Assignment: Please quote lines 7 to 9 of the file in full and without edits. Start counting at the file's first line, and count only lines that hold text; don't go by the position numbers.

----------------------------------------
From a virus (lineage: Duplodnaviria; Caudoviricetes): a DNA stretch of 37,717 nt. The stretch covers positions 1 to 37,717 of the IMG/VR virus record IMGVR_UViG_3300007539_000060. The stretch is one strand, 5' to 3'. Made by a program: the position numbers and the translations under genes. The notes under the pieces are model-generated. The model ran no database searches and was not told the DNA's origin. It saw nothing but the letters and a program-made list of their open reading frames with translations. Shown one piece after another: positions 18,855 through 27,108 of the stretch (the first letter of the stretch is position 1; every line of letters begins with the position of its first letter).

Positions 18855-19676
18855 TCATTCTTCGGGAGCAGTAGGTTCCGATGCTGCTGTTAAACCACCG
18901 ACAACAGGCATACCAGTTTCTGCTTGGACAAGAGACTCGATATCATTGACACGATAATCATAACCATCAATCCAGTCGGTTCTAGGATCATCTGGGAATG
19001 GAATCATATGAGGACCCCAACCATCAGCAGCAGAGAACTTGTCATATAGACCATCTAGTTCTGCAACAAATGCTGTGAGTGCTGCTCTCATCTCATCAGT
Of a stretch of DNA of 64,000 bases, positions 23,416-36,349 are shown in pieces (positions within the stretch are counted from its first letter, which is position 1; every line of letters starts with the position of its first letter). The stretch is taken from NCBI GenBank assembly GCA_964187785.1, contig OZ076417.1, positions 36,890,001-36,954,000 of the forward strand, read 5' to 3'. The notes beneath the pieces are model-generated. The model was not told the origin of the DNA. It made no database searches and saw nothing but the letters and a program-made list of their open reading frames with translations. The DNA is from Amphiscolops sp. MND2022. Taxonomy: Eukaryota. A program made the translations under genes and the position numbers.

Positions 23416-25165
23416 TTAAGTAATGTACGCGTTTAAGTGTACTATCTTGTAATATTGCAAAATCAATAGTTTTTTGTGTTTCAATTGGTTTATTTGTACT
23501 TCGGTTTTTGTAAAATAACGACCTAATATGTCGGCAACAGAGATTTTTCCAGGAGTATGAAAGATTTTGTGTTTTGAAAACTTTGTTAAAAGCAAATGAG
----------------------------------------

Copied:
Positions 23416-25165
23416 TTAAGTAATGTACGCGTTTAAGTGTACTATCTTGTAATATTGCAAAATCAATAGTTTTTTGTGTTTCAATTGGTTTATTTGTACT
23501 TCGGTTTTTGTAAAATAACGACCTAATATGTCGGCAACAGAGATTTTTCCAGGAGTATGAAAGATTTTGTGTTTTGAAAACTTTGTTAAAAGCAAATGAG